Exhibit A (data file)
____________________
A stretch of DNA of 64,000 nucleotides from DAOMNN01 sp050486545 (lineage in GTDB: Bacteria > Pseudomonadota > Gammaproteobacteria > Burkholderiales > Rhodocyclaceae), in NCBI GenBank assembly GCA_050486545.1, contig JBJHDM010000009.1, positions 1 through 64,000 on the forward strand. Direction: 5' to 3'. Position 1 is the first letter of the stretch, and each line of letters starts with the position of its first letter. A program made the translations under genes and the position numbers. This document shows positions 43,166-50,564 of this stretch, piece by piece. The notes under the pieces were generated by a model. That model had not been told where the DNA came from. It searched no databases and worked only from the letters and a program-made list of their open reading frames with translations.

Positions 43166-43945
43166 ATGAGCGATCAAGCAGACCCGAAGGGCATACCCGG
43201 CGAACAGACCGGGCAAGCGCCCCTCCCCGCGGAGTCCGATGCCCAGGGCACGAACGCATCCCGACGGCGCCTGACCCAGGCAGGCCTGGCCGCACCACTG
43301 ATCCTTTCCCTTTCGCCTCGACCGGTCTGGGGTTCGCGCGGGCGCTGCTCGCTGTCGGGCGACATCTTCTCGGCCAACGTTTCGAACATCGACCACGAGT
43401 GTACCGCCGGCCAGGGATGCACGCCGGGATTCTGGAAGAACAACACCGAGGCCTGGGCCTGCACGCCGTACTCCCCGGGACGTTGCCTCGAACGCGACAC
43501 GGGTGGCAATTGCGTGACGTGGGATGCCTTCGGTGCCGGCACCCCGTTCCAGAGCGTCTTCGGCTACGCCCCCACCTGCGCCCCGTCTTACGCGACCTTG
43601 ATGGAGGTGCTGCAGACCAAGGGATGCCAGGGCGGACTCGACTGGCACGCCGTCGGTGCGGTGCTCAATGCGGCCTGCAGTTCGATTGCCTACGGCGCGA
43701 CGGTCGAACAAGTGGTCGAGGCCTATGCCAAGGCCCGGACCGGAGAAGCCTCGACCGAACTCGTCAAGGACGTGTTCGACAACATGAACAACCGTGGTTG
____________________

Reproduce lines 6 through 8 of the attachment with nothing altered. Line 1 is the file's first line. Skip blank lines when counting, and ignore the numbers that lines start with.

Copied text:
43401 GTACCGCCGGCCAGGGATGCACGCCGGGATTCTGGAAGAACAACACCGAGGCCTGGGCCTGCACGCCGTACTCCCCGGGACGTTGCCTCGAACGCGACAC
43501 GGGTGGCAATTGCGTGACGTGGGATGCCTTCGGTGCCGGCACCCCGTTCCAGAGCGTCTTCGGCTACGCCCCCACCTGCGCCCCGTCTTACGCGACCTTG
43601 ATGGAGGTGCTGCAGACCAAGGGATGCCAGGGCGGACTCGACTGGCACGCCGTCGGTGCGGTGCTCAATGCGGCCTGCAGTTCGATTGCCTACGGCGCGA